Prior to the procedure, a nurse places an IV in the patient’s hand or arm so that a sedative may be administered during the procedure.
The patient lies flat on the procedure table and the skin at the base of the neck and the upper chest are sterilized. A local anesthetic is administered at the planned port placement site and extended under the skin towards the vein that will be used for venous access.
After adequate local anesthesia is provided, the doctor will make a small incision below the collarbone. A small space for the port is made under the skin. Next a small curved needle is guided under ultrasound from the small incision to the vein being used for access. Most commonly the jugular vein located at the base of the neck is used. A small wire is threaded through the needle and into the chest. The needle is removed. Over the wire, the catheter of the port is threaded into the vein and a live x-ray is used to guide positioning of the catheter. Typically, the catheter is placed so that its tip is located either just into the heart or just above the heart in a large vein called the superior vena cava. The catheter is then connected to the port which is then placed into the pocket and stitched in placed. The port’s function is tested for both giving fluids and drawing blood. After confirming its function, the small incision in the chest is stitched closed. An overlying sterile dressing is placed. The port is ready for immediate use.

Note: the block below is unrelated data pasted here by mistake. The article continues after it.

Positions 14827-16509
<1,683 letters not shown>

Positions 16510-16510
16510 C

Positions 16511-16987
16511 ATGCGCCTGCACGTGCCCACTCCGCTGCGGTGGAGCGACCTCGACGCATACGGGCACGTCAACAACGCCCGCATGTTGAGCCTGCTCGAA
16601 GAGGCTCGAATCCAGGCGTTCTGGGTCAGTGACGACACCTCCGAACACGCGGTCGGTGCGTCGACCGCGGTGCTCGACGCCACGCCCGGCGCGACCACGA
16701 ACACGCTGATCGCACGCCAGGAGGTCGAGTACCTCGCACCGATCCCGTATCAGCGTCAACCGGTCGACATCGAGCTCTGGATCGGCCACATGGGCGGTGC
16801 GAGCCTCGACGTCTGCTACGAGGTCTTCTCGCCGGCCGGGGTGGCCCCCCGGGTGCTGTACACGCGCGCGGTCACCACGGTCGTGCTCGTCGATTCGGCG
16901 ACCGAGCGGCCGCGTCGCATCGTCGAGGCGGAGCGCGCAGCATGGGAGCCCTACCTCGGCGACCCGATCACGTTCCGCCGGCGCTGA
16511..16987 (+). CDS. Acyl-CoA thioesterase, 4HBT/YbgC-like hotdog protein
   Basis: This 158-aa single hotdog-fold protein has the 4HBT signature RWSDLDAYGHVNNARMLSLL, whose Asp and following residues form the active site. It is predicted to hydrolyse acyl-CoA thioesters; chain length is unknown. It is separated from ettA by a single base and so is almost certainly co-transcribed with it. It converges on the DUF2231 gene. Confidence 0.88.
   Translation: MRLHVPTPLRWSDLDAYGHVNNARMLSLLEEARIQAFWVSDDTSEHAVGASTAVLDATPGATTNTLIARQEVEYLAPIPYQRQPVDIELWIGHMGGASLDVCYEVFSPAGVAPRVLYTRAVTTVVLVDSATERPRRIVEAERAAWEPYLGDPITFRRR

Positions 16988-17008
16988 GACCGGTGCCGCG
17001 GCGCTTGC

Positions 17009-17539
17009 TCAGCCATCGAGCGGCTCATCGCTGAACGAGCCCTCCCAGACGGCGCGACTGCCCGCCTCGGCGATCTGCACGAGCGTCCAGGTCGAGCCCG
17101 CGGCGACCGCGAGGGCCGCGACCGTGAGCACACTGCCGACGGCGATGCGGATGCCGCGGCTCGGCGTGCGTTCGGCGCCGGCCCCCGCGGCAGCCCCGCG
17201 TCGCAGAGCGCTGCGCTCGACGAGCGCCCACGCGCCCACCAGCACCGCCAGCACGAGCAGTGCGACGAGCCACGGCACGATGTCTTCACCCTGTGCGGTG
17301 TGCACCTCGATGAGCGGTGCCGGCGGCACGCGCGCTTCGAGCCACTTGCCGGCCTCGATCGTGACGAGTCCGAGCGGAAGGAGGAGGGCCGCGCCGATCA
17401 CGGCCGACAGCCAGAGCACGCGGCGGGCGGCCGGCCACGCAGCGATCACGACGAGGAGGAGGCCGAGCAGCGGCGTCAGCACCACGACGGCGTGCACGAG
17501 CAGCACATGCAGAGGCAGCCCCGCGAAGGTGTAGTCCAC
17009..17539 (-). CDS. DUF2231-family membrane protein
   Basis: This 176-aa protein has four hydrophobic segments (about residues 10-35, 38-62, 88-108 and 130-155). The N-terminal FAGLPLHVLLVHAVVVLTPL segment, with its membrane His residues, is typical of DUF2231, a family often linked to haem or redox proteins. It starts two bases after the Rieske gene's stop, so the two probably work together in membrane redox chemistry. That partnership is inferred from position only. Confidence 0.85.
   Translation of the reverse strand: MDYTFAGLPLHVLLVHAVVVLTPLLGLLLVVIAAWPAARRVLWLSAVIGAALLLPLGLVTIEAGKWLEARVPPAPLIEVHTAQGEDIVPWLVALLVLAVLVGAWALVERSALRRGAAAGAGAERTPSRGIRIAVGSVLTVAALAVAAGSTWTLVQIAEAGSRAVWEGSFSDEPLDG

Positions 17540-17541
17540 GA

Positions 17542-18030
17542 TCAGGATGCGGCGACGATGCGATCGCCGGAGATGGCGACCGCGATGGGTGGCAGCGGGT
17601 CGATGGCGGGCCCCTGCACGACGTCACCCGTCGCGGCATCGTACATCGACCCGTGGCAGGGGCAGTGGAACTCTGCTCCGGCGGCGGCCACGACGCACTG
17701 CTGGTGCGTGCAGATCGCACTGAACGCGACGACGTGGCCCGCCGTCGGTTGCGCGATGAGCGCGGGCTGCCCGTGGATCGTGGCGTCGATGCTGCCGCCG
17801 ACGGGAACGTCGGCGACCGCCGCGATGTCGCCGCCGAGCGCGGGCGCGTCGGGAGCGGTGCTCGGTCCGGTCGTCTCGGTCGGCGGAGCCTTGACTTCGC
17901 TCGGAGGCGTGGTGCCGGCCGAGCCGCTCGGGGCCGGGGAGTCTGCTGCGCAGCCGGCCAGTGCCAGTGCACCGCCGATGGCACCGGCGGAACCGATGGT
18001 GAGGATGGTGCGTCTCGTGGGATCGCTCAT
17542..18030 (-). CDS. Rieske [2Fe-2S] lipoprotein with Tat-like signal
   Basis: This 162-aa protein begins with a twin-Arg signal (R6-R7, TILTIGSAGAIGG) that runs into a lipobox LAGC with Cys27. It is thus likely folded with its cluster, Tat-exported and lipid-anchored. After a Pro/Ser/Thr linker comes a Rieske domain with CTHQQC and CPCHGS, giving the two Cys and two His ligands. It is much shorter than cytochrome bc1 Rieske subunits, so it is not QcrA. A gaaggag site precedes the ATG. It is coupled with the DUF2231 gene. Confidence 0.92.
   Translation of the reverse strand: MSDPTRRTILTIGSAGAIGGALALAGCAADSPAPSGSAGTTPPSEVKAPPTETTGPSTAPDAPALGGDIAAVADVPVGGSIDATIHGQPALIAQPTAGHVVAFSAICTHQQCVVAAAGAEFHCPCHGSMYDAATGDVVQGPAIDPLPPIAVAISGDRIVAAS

Patients may experience discomfort around the incision site that can be relieved with over-the-counter medications if needed. Patients are provided with proper wound care instructions and are discouraged from engaging in strenuous activity or heavy lifting after the procedure. Once the incision heals, normal everyday activities may continue.